Finding car insurance fronting a tempting option? Read on to learn if it really is a good idea.
With car insurance being so expensive for drivers under 25, and P platers, it can be tempting to get insured under a parent's’ name instead.
Car insurance fronting, as it’s sometimes called, might seem like a good idea but the reality is that you're committing insurance fraud.
What do I need to know about car insurance fronting?
It it possible? Yes. Will it void your parent’s car insurance and lead to claims being denied? Probably. Is a good money-saving decision? Sometimes.
Generally, car insurance fronting under your parent’s name is only a realistic option in a few circumstances, because in accordance with policy terms a car’s main driver will generally need to be the policyholder.
If you're the main driver of a car and you've listed someone else in the hope to save money, you're committing insurance fraud.
When it will and won’t save you money
Getting car insurance under your parent’s name can save money because it can let you get car insurance at your parent’s prices. They’ll typically get cheaper car insurance than you because they’re over 25 years old, and have the benefits of being experienced drivers.
In rare situations, like if your parents have a long history of car insurance claims or are just really bad drivers, you might actually get higher prices when insured under their name.
In the long run, it might also lead to premiums spiking once you do move to your own car insurance down the line. This is because you won’t have any car insurance record of your own, and if you’re a genuinely safe driver then insurers might assess you as higher-risk than you actually are.
Without a car insurance record of your own, insurers might simply assume you’re a new driver, and raise premiums accordingly. In the long run it can be worth just taking the higher premiums, driving safely and (probably) watching them drop year on year as you prove yourself on the roads.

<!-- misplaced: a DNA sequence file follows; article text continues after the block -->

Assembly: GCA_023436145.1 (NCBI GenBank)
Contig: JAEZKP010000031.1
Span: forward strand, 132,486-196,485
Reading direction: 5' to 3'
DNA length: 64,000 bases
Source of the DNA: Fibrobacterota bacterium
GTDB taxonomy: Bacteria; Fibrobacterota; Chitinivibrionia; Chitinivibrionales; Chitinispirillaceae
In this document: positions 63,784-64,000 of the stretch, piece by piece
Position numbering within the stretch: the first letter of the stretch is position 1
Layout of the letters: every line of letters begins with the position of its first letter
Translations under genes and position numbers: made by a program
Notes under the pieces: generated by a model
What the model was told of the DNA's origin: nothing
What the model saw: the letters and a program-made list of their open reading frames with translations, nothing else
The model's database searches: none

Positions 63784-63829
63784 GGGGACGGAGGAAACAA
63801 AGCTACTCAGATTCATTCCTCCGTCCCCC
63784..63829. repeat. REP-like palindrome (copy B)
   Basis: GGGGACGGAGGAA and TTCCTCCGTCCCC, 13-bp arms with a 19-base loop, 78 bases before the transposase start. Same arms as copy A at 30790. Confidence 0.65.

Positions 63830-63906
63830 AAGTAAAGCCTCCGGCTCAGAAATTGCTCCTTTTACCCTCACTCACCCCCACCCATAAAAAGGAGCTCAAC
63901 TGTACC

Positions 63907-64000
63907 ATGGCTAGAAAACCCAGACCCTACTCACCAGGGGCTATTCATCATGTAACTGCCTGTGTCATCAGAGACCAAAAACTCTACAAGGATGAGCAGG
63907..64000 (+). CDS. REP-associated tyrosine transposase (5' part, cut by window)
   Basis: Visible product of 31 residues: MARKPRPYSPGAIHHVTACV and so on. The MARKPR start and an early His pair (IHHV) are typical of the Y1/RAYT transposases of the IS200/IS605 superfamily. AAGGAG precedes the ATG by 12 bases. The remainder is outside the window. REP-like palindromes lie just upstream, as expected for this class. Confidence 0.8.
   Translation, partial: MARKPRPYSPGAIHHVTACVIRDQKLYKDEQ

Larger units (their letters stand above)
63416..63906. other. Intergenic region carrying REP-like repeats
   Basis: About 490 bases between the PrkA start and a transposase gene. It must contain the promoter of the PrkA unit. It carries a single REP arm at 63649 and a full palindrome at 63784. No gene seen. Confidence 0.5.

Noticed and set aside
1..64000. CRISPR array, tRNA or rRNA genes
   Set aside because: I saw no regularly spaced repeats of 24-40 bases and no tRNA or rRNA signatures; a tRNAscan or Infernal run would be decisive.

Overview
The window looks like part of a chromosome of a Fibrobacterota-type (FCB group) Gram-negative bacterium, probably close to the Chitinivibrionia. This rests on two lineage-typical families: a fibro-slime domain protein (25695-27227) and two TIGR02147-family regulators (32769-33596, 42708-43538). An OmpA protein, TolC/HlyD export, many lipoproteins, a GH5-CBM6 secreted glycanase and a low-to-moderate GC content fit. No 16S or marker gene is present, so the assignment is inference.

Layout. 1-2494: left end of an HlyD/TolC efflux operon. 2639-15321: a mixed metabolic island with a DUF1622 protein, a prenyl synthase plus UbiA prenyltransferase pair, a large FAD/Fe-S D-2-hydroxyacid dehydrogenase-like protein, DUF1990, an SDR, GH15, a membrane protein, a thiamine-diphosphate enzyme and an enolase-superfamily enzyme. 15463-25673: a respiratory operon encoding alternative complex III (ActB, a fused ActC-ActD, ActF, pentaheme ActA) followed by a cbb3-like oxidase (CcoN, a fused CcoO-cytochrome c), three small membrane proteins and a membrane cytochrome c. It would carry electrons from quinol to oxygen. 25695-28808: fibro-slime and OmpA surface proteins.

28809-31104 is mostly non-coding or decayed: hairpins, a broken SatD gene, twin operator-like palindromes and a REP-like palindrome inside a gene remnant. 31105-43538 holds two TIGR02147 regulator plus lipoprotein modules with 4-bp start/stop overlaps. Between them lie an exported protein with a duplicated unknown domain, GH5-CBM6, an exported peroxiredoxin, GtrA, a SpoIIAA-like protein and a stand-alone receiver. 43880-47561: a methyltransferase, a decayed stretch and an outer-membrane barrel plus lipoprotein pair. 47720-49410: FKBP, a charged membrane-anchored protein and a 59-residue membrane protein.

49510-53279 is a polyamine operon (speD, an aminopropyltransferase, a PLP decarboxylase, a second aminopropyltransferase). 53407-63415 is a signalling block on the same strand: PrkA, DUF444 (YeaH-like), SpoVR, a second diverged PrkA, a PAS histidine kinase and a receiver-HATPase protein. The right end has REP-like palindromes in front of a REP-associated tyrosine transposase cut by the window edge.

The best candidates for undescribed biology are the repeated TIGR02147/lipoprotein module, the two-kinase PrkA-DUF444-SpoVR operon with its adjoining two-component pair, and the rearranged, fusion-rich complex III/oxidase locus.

When it’s not possible, or might void your car insurance
Generally, the fine print of car insurance policies spells out the rules, one of which is that you can’t lie on your car insurance application for the purposes of saving money. If you are found to have done so, insurers may deny your claims.
This is because you’re lying for your own gain and costing the insurer money by doing so, and therefore might technically be committing insurance fraud.
Consider taking out your own policy
How to get car insurance under your parent’s name without committing fraud
You can generally only get insured under your parent’s name as long as they’re the main driver of the car, or you’re also listed alongside them as a policyholder. Typically it’s fine as long as the main driver of the vehicle is the policyholder.
These listed policyholders are going to be used to determine the car insurance premiums.
Generally the main driver must be the person who drives the car the most.
- If your parent is the main driver of the insured car, and you’re just an occasional driver, then you can generally just use your parent’s insurance to drive it.